Two groups want to put focus on carbon credits from urban forests
MARY LOUISE KELLY, HOST:
We know trees can help address climate change. A forest sucks carbon dioxide from the atmosphere. That can be sold as a carbon credit to companies looking to offset their environmental impact. But the way those credits are calculated has long been scrutinized. And two groups want to put focus on urban forests. Bellamy Pailthorp of KNKX explains.
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BELLAMY PAILTHORP, BYLINE: This is the sound of carbon credits being made at an urban forest north of Seattle. The Mountains to Sound Greenway Trust recently cleared out 2 1/2 acres of invasive weeds here and planted nearly 2,000 trees. Restoration projects manager Dan Hintz is grinning ear to ear as he looks up at a fast-growing black cottonwood, admiring how it soaks up carbon pollution.
DAN HINTZ: You can kind of see some of those really, really big leaves at the top of the tree there that are just soaking up sunlight, you know, going through the photosynthesis process, and through that, taking a lot of carbon dioxide out of the air.
PAILTHORP: The project is similar to many the group has done over the years, but this one is certified by a carbon registry for the service the new trees are providing, removing carbon from the atmosphere over the next 25 years.
HINTZ: A lot of the project funding you get for sites like this, you know, is maybe only for three or four years. But to have these credits coming in over a handful of years throughout that 25-year process will generate revenue for us to continue to maintain and take care of the site.
PAILTHORP: He has to monitor it and provide data to earn those credits over the life of the contract. A certain number of trees is expected to die. If the rest grow well, the value of the credits goes up, and their sales fund the conservation work. A Seattle-based nonprofit called City Forest Credits is the registry that calculated how much carbon is absorbed here. While the bigger registries tend to capitalize on large rural projects, City Forest Credits focuses exclusively on smaller urban forestry projects. Mark McPherson is the founder and executive director.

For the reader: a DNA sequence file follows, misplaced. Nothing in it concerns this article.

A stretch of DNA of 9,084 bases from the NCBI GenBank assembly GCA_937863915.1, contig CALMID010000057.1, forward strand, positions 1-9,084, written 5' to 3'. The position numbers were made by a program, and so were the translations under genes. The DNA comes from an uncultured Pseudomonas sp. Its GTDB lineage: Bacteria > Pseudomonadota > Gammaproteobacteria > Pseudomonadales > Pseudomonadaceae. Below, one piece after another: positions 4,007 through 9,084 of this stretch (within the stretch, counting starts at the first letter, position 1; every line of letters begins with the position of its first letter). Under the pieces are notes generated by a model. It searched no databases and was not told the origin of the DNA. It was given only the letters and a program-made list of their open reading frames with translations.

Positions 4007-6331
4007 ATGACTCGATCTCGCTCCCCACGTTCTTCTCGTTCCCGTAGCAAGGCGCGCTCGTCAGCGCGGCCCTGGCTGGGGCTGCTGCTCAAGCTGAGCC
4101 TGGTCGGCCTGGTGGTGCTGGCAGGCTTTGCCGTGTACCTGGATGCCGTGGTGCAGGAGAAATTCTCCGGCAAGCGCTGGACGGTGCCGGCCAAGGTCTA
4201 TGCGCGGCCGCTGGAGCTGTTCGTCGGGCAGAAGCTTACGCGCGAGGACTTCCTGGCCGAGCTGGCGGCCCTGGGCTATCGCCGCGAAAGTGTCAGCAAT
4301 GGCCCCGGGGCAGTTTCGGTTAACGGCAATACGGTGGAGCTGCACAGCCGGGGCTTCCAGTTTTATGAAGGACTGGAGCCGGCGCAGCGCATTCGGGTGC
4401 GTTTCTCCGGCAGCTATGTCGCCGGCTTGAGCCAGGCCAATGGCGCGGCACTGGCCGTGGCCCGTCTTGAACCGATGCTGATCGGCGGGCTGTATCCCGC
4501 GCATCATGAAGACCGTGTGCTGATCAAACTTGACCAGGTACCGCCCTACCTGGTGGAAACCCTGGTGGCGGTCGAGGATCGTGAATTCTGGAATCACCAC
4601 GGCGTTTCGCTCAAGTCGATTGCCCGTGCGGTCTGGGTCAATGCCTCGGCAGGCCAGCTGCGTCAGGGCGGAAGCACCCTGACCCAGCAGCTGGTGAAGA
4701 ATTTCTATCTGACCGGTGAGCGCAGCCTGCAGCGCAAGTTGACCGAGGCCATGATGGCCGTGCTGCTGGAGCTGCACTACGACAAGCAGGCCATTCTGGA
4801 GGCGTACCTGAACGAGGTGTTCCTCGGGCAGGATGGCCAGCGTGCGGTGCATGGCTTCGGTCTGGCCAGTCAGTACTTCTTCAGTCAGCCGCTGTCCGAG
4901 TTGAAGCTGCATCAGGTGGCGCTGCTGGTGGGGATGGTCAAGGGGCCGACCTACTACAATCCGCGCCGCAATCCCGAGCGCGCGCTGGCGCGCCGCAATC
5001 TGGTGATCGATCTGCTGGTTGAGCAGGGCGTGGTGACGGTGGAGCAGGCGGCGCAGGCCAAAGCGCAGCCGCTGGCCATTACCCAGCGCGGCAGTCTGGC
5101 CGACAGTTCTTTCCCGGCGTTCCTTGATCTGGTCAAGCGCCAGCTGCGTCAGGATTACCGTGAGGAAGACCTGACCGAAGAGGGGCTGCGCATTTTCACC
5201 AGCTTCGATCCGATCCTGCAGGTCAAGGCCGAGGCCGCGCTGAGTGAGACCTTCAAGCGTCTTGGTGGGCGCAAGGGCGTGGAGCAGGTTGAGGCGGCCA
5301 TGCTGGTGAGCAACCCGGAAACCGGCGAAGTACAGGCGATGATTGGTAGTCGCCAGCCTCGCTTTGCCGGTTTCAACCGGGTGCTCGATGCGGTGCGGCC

MARK MCPHERSON: Unlike almost every other kind of carbon credit, these are credits that have a community impact. I mean, these are right where people live and breathe, recreate, work. And there's a place for a smaller volume, really valuable and hopefully higher-priced credit.
PAILTHORP: That vision was realized in June, when the credits for this growing forest and 12 other projects fetched some of the highest prices ever for carbon capture. A company called Regen Network Development paid more than a million dollars to buy up all of the City Forest Credits available. That was nearly double the going rate for rural forest carbon credits. Regen is a blockchain company. It uses decentralized computer networks to provide permanent records that can't be altered. Carbon markets have been rife with questions about accountability. Regen's founders think blockchain technology can create more trust. They're building a new marketplace focused on smaller projects like urban forests. Anyone with questions about the credits can find the answers, says the company's Sarah Baxendell.
SARAH BAXENDELL: All of the credit information, the science methodology information, is both transparent and publicly available because all blockchain information is a permanent public record of anything that is added on to a blockchain.
PAILTHORP: How much value they've added will become clear once the new Regen Marketplace launches around October 10. For NPR News, I'm Bellamy Pailthorp in Seattle.
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